Invocal Reality | Embedding stories into spaces


Build a novel, exhibitable interactive project under the theme of “merging the physical and digital worlds”, with attention to methods and materials. 

The objects around us are heavily informed with stories about our spaces and relationships. Can these objects transform into interfaces to tell these stories?
Media Interaction Design
Fall 2022
12 weeks
designer, programmer, fabrication, documentation


In our dynamic world, we are constantly surrounded by static objects in our lives, that silently observe us. What if these objects could share valuable hidden insights with us?

By nature, humans have consistently entertained the “magic” of the objects around us, and their ability to tell us stories about the places they reside in when we aren’t there. 

How could we harness the multiple meanings of objects to transform them into tangible and natural user interfaces? Embedding technology into these everyday objects, what kind of digital information would be assistive and meaningful? 

References: Durrell Bishop’s Marble Answering Machine, Hiroshi Ishii’s story about an abacus, Invoked Computing 


Our approach was to create a reality where messages could be easilly left on objects, accompanied with carefully designed visual feedback. 

Often, we being communication with memories triggered by associations. Objects can trigger associations which can trigger the starts to conversations. These can be either semantic or sentimental. For example, I could see a banana and think about how I want to ask my roommate if they want to bake banana bread this weekend. Or, I could see a banana and remember the last time we went grocery shopping, and how we passed by a new bookstore we wanted to check out sometime. Therefore, we wanted to create an environment where these messages could be left on the object themselves, which could result in a variety of scenarios — from utilitarian to highly personalized.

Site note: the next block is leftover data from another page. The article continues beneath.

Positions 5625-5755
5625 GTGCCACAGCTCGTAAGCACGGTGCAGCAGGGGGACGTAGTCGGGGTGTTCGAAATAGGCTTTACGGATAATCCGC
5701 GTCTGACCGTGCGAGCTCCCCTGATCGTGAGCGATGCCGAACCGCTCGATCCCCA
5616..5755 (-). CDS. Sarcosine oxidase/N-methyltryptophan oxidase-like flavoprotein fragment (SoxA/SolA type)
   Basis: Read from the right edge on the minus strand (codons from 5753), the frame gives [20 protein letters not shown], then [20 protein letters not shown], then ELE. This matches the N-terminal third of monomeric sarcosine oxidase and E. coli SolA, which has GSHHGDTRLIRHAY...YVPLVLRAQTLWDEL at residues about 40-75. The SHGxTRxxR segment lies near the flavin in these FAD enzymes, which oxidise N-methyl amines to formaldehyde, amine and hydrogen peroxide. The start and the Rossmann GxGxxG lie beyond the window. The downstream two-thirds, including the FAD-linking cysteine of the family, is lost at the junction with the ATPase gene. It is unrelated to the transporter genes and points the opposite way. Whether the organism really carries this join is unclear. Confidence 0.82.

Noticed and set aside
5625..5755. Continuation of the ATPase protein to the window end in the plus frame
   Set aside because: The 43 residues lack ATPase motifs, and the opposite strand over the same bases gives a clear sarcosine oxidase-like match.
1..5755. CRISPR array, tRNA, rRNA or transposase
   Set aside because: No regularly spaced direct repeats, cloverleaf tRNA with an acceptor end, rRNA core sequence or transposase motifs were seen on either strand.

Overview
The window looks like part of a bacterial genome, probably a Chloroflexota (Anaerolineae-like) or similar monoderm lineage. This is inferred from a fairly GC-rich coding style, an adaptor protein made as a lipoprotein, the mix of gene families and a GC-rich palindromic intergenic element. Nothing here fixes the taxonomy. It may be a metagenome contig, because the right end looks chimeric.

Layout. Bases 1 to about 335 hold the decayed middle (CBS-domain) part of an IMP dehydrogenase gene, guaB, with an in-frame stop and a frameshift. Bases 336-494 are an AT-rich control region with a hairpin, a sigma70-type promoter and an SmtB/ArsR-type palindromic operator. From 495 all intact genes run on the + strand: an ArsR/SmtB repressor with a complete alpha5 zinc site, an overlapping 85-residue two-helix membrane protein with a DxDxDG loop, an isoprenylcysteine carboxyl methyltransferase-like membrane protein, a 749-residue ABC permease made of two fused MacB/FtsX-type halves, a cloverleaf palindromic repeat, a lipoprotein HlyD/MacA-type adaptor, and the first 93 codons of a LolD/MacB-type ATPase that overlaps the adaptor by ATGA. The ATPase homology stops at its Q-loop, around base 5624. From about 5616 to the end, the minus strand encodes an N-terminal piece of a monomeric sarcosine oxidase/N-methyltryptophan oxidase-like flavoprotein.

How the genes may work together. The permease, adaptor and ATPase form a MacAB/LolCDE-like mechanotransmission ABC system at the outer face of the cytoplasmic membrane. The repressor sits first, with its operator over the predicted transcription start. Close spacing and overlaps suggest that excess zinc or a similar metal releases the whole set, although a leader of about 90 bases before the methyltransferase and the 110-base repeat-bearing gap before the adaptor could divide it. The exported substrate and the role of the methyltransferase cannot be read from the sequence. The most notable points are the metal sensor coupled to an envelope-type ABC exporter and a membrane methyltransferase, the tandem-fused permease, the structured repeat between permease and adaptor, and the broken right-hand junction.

In “merging the digital and physical”, there is abundant opportunity to use the digital to extend the memory or mortality of the physical. In this project, the sharing of these spontaneous associations is no longer bound by, time nor circumstance, but rather transcends. 

In our approach, we valued: craftsmanship, resourcefulness, and robustness. 


At the currently implemented scope of the project, a participant walks up to Invocal Reality and has a few options: 
If there is an object present and no message, they can leave a message. 
If there is an object present and there is a message, they can listen to the message. 
If there is no object present, they can leave an object. They can also leave a message on the object. 
Once the message was played, there is the option to put the object back (and leave another message etc), or place a different object. 

The environment reacts as so:

A message can be left on any object within the environment by picking up the object and speaking to it.
If there is a message on an object, an indicator will appear around the object, with visual details corresponding to the nature of the object. Once the message is completely replayed, the indicator will disappear.


In this prototype, we scaled the scope of our reality down to an “interactive tabletop” that could detect one arbitrary object at a time.

The main project was written in Openframeworks using the OpenCV library for object/contour detection and additional libraries for sound recording and playback. A particle class was written as an visual indicator for 1) whether a message has been left on an object and 2) to show the length of the message. The length of the message was mapped to the hue of the particles, so that ie. a curt message would be a red and a longer message would be a dark blue. Other details such as sentiment analysis or the sender/intended recipient of the message could be programmed into the indicator using additional speech recognition libraries. 

A serial input comes in from sensors wired to an Arduino Uno. The load cells signal the object state (picked up/put down). In future iterations, they could be adapted to provide persistence: tracking and remembering multiple objects at once. There are also ultrasonic distance sensors connected to detect when a person approaches the objects, which would subtly change the velocity and brightness/saturation of the particles to beckon the person towards the message.  

My individual contributions include: form design and fabrication, material + technology choice, physical computing, serial communication, contour detection, and programming the particle system.


yours, emily. march 2024